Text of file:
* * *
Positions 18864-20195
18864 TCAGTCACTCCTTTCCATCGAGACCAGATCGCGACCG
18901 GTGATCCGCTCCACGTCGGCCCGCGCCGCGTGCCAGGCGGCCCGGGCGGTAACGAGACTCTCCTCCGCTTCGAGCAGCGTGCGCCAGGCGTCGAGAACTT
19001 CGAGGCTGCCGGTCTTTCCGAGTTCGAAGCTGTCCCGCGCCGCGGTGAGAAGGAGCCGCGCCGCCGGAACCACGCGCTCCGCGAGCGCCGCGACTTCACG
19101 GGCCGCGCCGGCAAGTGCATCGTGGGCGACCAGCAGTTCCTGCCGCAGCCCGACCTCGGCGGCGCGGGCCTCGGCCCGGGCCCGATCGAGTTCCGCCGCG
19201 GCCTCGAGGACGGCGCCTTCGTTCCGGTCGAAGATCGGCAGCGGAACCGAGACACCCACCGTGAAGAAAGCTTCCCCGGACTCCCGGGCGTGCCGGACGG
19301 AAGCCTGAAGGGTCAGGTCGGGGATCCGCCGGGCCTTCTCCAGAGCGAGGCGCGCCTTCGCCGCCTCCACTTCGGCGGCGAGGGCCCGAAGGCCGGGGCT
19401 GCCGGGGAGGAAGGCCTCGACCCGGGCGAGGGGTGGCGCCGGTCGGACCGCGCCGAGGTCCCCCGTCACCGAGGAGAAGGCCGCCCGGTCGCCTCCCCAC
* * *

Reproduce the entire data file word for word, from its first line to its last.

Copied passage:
Positions 18864-20195
18864 TCAGTCACTCCTTTCCATCGAGACCAGATCGCGACCG
18901 GTGATCCGCTCCACGTCGGCCCGCGCCGCGTGCCAGGCGGCCCGGGCGGTAACGAGACTCTCCTCCGCTTCGAGCAGCGTGCGCCAGGCGTCGAGAACTT
19001 CGAGGCTGCCGGTCTTTCCGAGTTCGAAGCTGTCCCGCGCCGCGGTGAGAAGGAGCCGCGCCGCCGGAACCACGCGCTCCGCGAGCGCCGCGACTTCACG
19101 GGCCGCGCCGGCAAGTGCATCGTGGGCGACCAGCAGTTCCTGCCGCAGCCCGACCTCGGCGGCGCGGGCCTCGGCCCGGGCCCGATCGAGTTCCGCCGCG
19201 GCCTCGAGGACGGCGCCTTCGTTCCGGTCGAAGATCGGCAGCGGAACCGAGACACCCACCGTGAAGAAAGCTTCCCCGGACTCCCGGGCGTGCCGGACGG
19301 AAGCCTGAAGGGTCAGGTCGGGGATCCGCCGGGCCTTCTCCAGAGCGAGGCGCGCCTTCGCCGCCTCCACTTCGGCGGCGAGGGCCCGAAGGCCGGGGCT
19401 GCCGGGGAGGAAGGCCTCGACCCGGGCGAGGGGTGGCGCCGGTCGGACCGCGCCGAGGTCCCCCGTCACCGAGGAGAAGGCCGCCCGGTCGCCTCCCCAC